McNeese State University engineering junior Anthony Miller,
of Sulphur, is one of 13 undergraduates from Louisiana institutions to receive
a NASA-funded summer internship focused on what happens inside
thunderstorm cells at high altitudes.
This 10-week internship looks into the correlation of terrestrial gamma-ray
flashes, electric fields and lightning strikes in storms. This project revolves
around a ballooning project sponsored by the Louisiana SPACE program located on the Louisiana State
University campus and funded by NASA’s Established Program to Stimulate
The interns are working with LSU staff
members on research and development that will include gamma-ray flashes
detection, flight software, telemetry (measurements) and a ground station (a
facility linked to a communications satellite).
Miller says he is working specifically
with electric field mills, or specialized instruments used to measure the
strength of electrical fields in the atmosphere during a lightning thunderstorm.
"We are correlating these electrical fields
to terrestrial gamma-ray flashes, which are the highest-energy light waves on
the electromagnetic spectrum,” adds Miller. "TGFs have been linked to lightning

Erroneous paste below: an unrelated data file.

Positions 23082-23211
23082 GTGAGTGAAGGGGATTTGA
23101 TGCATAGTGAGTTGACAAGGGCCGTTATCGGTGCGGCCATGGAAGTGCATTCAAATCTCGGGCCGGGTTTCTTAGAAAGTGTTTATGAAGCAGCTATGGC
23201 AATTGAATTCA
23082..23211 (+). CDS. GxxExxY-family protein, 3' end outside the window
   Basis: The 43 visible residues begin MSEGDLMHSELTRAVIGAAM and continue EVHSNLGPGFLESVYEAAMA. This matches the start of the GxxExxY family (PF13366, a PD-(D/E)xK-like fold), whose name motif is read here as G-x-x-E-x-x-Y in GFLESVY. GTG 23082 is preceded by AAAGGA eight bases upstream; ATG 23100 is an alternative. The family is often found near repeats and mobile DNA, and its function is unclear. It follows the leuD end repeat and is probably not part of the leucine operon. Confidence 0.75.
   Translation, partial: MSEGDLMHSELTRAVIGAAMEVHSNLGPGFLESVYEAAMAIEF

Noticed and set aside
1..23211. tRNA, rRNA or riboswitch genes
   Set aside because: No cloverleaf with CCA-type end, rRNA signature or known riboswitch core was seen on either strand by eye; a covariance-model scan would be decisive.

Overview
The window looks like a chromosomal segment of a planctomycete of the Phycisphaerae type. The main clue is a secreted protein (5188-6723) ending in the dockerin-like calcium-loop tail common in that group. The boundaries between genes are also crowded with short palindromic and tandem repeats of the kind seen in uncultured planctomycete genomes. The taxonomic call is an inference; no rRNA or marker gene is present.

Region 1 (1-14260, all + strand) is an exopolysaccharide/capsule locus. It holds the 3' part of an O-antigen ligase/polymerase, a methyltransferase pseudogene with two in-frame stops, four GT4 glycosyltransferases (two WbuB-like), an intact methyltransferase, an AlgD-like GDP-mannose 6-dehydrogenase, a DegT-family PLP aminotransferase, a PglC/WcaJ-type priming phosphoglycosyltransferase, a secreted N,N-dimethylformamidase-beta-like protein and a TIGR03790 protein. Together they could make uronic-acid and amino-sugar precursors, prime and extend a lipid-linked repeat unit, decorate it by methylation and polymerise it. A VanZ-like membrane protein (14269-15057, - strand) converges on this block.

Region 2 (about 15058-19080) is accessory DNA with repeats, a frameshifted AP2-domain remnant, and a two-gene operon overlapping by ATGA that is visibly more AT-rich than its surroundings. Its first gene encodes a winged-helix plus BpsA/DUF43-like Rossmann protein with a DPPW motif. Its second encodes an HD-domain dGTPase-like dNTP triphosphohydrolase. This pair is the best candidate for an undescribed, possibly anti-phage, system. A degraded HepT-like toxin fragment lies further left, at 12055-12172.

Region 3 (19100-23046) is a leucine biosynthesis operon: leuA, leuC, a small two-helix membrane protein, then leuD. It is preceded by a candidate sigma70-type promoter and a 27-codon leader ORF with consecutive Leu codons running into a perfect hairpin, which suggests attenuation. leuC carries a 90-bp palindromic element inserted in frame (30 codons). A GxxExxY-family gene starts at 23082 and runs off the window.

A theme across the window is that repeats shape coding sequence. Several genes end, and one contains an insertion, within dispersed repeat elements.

strikes during thunderstorms and our research will bring us closer to
understanding why this happens.”
He heard about the internship while
working as project manager with a team of McNeese students who participated in
Aerospace Catalysts Experiences for Students balloon project at NASA’s Columbia Scientific Balloon Facility in
Palestine, Texas, in May.
engineering professor Dr.
Zhuang Li told us about the internship,” Miller
says. "It sounded like a great opportunity to continue my research experience
with high altitude ballooning, engineering and physics. I applied and was accepted.”
He says this internship will provide
him with the hands-on experience that will better prepare him for his continued
undergraduate research studies here at McNeese.
"I also think this internship will
provide me with a great advantage when I apply for graduate programs after I
graduate,” adds Miller.